Psychiatry & Psychology--General/a-typic asocial attitude


I am an enneagram type 9; introvert - relations oriented person.
I am a communicative, quite confident, optimistic kind of person.
I love people, maintain warm relationships with my wife, daughter, brethren and other relatives
I have never been depressed. I am not anxious, do not lack energy, am not afraid to contact people, I participate with success in door-to-door selling actions for social activities, have been working as a sales-person for years, prospected new customers,  etc...
I followed all kinds of "interpersonal skills" and assertiveness courses, leadership trainings, trainings to improve remembering names, etc.... because, in an abstract way, communication, coaching, relationships, are amongst my all time favourite reading and study material.

My problem?
When I attend some activity alone, where no relationships of mine are present,
I will arrive alone and leave alone without haven spoken to anybody.
I have been commuting for more than 25 years ... and have never spoken to a co-traveler.
At the company, I have good contacts with the colleagues of my department, but none outside of this little circle.
When, by some happy accident, I come to meet new people, I will forget their name, what they look like and whatever personal information they tell me almost immediately.
Now, I don't miss all this, don't need it, don't feel the desire to do so ... just notice that others do and that maintaining a social network has its benefits, whereas I do not have a "social network" and trying to build one would demand a constant effort from my part. More so because I do not care about popular topics like sports, TV-programs, new movies and books ...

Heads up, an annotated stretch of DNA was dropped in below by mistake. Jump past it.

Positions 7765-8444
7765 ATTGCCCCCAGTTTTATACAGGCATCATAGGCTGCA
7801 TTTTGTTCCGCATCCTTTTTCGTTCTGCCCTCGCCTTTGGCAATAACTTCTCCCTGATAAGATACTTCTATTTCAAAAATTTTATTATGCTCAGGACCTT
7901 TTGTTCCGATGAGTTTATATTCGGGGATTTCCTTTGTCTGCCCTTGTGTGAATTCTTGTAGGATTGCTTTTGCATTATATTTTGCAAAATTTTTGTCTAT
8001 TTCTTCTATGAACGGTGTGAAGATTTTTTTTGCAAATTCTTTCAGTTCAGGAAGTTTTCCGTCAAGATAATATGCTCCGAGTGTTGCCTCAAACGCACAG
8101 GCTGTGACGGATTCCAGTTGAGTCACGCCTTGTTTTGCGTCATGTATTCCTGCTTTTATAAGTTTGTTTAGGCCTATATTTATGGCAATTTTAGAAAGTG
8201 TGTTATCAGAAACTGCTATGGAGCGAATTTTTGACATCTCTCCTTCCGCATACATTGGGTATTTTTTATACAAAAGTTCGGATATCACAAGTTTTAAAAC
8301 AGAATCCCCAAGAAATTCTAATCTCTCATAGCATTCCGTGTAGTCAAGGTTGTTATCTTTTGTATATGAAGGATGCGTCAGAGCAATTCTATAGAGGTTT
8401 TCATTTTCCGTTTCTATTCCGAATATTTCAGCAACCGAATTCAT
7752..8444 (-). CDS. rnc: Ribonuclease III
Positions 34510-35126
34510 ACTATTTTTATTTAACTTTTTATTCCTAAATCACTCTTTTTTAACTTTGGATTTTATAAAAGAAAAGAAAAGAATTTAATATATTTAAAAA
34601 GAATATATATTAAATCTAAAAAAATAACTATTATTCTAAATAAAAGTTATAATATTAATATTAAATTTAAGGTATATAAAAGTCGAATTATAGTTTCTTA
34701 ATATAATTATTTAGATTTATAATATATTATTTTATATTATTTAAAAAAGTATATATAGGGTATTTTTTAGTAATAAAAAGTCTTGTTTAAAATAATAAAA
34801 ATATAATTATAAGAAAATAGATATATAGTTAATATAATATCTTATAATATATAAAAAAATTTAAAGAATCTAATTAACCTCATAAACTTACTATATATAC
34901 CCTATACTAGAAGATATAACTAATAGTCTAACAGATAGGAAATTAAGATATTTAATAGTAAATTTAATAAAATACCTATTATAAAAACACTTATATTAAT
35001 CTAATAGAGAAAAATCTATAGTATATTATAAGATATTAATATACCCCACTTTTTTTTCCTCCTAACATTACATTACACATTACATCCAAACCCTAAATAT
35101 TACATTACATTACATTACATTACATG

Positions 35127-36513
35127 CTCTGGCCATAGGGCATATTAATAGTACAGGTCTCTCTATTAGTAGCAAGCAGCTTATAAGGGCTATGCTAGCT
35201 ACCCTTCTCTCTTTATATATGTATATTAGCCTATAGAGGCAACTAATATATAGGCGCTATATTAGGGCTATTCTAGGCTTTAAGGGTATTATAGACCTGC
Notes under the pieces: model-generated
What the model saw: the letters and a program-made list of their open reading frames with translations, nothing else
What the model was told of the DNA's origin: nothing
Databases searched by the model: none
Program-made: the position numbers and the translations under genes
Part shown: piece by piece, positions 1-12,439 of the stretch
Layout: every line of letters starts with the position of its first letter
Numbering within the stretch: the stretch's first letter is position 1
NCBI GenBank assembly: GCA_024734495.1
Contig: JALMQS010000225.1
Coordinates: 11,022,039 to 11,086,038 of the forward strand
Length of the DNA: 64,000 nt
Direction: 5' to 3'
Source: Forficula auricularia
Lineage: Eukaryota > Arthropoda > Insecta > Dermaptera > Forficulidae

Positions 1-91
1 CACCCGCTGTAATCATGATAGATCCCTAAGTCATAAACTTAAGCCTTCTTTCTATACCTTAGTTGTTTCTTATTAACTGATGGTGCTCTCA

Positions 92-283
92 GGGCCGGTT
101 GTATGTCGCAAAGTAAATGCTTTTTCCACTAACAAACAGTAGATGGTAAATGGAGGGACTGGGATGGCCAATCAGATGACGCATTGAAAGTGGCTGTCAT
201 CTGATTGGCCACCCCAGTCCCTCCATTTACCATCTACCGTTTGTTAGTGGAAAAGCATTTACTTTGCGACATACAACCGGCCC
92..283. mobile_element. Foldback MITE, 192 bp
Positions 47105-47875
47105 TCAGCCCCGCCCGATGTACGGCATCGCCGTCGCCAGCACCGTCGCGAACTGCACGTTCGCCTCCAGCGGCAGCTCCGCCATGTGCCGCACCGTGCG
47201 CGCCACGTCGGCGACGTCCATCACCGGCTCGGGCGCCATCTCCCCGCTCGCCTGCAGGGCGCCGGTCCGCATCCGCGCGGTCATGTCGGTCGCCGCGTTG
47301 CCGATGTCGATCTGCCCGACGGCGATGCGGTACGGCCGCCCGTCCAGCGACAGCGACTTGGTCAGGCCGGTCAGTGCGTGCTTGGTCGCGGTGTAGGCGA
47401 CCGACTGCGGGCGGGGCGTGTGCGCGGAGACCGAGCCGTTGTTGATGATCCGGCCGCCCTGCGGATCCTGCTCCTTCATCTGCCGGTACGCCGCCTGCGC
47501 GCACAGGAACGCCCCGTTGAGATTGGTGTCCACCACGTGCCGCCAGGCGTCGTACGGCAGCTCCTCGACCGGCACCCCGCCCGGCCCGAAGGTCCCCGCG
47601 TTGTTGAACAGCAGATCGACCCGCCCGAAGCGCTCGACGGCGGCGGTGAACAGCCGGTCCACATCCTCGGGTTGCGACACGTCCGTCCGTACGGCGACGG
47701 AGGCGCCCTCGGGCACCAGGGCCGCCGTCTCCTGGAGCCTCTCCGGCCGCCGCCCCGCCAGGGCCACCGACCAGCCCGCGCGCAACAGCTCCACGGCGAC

At the end of the day however, I feel that "I am different" and am wondering:

1. Is there a name for this type of asocial behaviour?
2. what may be the cause?

Hi, Zytha, thanks for your questions. You asked,

1. Is there a name for this type of asocial behaviour?
--- sorry, not that I'm aware of - perhaps shyness?

2. what may be the cause?
--- there are hundreds, if not thousands of causes of our behavior. To try to describe some of them is overly simplistic.  If someone wants to change something about them, there are many theories / models, but therapists usually focus on either one's behavior or ones thoughts. Changing either of those also changes ones feelings.

Psychiatry & Psychology--General

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Bruce Borkosky, Psy.D.


any related to psychology, especially related to forensic psychology


15 years as a licensed psychologist, 15 years in private practice. My practice began primarily doing individual and group psychotherapy, is now devoted to assessments, but I occasionally do take on clients in therapy.

American Psychological Association

B.A. psychology, B.A., music, Ohio Wesleyan U., 1978 MCS, computer science, University of Dayton, 1984 MA, psychology, Miami Inst. of Psychology, 1991 Psy.D., psychology, Miami Inst. of Psychology, 1993 post doctoral training in Neuropsychology, Fielding Institute, 1995-1997

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